I am hoping to do something over the summer of 2017, only if it is a small series of shows: I am too obstinate to allow it to not happen!
While we are on the subject of touring, what countries would you love to tour?
Germany and Holland. They are the two countries that have responded best to my work as an artist so far in my career, so it would make sense for me to go to those countries first. I love Germany, and have been there twice but I have never visited Holland before. I would also love to do something in South America and that’s to do with the music fans there. Just watch a clip of Rush live in Rio and you would understand why any artist would want to tour there!
Who and what inspires you the most?
That’s an enormous question. So many artists have inspired me to great lengths. Brian May and Alex Lifeson were the two guitar heroes early on in my childhood and have re- mained integral to me. Since then, I have found that a tree of inspirations has continued to grow as I’ve gotten older. Eric Johnson, Satriani and Vai opened my eyes to what could be done on the guitar. Steven Wilson and Tool also had a huge impact on me through how they interweave musical and conceptual ideas together. Radiohead, Bjork and Kate Bush have also been inspiration to me for similar reasons.
Aside from music artists, I am also inspired by all artists and people who seek to make a difference. I have been reading Tolstoy and Proust and find that what they write greatly in- forms my own artistic expression and sense of values. I have had teachers, family and friends who inspire me all the time and spark ideas in me, even if they are not aware of it!
Many things and people inspire me, to say who and what inspires me the most is certainly hard for me to determine.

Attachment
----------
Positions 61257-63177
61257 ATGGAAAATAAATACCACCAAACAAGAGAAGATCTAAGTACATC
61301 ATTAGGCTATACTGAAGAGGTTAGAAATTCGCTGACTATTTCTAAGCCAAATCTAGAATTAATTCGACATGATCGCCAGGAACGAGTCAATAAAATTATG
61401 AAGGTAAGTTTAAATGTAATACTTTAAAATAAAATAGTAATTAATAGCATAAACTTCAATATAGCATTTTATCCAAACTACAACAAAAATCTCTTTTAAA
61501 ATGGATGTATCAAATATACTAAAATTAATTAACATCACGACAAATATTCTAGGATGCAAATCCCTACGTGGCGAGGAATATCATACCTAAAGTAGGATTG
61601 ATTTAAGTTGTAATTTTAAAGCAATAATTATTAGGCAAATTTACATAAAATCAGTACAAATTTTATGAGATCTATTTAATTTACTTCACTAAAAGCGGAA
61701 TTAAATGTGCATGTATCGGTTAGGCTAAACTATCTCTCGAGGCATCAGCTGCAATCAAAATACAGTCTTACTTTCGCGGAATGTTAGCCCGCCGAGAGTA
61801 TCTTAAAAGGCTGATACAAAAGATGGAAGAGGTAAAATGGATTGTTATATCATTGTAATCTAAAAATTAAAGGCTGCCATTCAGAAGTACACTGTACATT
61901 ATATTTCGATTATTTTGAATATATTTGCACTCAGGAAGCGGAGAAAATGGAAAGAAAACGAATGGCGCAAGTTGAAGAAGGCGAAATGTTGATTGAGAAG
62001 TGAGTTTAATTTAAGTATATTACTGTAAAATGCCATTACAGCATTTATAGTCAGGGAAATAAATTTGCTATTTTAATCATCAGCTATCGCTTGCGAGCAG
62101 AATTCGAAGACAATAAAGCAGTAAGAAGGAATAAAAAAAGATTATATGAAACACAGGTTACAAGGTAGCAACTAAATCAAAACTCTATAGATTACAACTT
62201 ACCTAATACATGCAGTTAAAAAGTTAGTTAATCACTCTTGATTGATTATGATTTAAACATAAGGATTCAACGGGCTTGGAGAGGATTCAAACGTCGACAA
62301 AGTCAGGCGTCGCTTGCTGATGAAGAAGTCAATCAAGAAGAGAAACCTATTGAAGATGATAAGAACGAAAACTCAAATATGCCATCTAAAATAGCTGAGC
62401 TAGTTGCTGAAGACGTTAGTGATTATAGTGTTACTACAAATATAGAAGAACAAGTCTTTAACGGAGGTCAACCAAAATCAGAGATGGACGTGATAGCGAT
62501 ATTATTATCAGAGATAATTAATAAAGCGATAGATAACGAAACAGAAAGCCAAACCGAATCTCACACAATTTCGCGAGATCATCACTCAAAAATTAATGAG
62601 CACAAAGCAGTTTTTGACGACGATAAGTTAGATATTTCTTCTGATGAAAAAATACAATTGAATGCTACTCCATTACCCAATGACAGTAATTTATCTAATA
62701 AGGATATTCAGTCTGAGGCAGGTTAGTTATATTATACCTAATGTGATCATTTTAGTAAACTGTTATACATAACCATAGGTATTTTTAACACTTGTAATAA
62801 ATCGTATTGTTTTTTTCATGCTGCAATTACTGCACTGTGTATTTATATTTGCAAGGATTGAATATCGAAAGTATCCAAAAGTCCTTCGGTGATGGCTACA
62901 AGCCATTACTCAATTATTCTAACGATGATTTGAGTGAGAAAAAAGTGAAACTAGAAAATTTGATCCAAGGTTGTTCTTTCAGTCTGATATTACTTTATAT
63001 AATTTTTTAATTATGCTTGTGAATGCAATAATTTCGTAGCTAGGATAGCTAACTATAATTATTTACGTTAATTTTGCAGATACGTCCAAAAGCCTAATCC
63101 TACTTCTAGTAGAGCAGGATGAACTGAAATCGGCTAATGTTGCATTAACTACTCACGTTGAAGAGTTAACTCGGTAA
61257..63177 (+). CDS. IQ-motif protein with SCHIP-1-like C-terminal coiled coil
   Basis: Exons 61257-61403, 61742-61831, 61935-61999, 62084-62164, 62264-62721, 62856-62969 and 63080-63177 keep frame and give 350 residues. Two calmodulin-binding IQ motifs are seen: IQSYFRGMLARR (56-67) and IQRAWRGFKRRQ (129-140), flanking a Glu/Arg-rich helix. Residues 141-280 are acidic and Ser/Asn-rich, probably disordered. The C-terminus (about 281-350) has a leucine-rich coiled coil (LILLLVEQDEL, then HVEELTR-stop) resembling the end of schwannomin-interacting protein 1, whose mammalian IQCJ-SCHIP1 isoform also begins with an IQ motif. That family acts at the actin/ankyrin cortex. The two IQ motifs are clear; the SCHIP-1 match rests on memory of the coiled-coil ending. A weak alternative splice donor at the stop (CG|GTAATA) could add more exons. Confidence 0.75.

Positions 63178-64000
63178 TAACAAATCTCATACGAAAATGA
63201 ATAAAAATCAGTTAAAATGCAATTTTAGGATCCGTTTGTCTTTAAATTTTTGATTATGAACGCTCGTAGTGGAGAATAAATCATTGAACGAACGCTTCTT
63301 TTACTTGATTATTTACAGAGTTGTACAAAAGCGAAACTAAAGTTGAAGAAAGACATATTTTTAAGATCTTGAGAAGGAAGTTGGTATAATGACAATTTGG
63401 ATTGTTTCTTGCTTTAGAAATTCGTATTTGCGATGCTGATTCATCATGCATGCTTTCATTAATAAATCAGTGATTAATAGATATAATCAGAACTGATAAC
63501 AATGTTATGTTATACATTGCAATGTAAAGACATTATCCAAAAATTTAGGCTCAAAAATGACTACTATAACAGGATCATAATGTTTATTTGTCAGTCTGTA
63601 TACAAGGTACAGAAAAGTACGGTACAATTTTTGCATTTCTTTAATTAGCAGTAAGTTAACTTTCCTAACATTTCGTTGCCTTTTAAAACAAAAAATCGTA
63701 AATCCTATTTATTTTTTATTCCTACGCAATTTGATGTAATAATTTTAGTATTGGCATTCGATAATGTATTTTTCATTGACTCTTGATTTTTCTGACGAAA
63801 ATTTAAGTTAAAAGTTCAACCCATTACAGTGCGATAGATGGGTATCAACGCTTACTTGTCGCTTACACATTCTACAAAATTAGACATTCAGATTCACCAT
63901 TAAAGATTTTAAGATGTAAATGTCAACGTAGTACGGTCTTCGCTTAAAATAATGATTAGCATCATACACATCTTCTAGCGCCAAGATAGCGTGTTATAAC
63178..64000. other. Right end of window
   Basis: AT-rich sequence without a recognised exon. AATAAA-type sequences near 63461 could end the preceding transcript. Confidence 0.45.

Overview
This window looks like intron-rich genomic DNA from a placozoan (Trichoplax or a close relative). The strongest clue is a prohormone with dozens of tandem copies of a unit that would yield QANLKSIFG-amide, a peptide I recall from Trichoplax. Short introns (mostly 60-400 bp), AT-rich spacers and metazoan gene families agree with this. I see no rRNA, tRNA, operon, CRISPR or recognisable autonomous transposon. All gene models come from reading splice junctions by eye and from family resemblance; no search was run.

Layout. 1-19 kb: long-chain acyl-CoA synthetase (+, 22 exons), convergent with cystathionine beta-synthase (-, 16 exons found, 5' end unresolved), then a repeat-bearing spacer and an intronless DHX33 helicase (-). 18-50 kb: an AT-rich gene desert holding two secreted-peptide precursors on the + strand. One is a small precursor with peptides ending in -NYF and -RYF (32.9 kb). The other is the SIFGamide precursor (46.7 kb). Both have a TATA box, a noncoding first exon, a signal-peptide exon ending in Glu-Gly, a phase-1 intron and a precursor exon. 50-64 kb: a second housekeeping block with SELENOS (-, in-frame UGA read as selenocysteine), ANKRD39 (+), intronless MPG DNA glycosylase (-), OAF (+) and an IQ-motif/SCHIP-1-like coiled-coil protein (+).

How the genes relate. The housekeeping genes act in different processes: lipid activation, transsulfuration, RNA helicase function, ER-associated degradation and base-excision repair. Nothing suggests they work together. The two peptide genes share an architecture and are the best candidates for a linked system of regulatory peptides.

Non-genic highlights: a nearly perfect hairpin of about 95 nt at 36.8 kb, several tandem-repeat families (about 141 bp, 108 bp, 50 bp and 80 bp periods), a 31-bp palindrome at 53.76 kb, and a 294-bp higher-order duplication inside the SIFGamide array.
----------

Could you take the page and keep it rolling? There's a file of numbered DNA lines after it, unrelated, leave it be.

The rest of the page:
What other genres of music do you listen to? Have any of the other genres you listen to had any impact on your playing?
Everything! Despite writing lots of music that can be deemed ‘progressive’ rock, it is a mere fraction of what I listen to. My recent playlist has included the latest albums from Ra- diohead, Julia Holter, Bjork, Nick Cave and The Bad Seeds, PJ Harvey, Beach House, Laura Mvula and Arthur Beatrice. I am also starting to get into Opeth’s new record and
Eric Johnson’s acoustic album. There have been some great releases over the past cou- ple of years!
I think Bjork has had a huge impact on me as a musician. She is incomparable in many ways, with not only her unique voice but her innovation with technology and blending it with stunning choral and string arrangements. Her lyrics are so human and vulnerable as well; I think she is incredibly brave: a definitive artist. Vespertine is one of my favourite records of all time. It is such an odd, and introverted album…I love it. Her latest album is a devastating record about her break up and few records ever express such a raw sense of visceral emotion to it. It is incredible!
The other genre would be classical, in particular, Shostakovich. His works can be very dark, especially his string quartets and they certainly had an impact on me when making this record. I watched a guy on YouTube do a metal rearrangement of one of his quartets and it suits the genre…never have classical strings sounded so metal!
I really appreciate you giving us your time today. Is there anything else you would like to tell us and the fans before we wrap things up?
I would like to thank everyone who has listened and bought their copy of this record. I hope you enjoy it. Feel free to get in touch with me!
Additionally, more music is on it’s way! I finished recording an album with my other band, The Kinky Wizzards over the summer. It is an instrumental rock jazz trio with two insanely talented brothers on bass and drums. I would say it’s for fans of Frank Zappa and The Aristocrats…it’s very quirky and I am looking forward to revealing a the lighter shade of my musical self!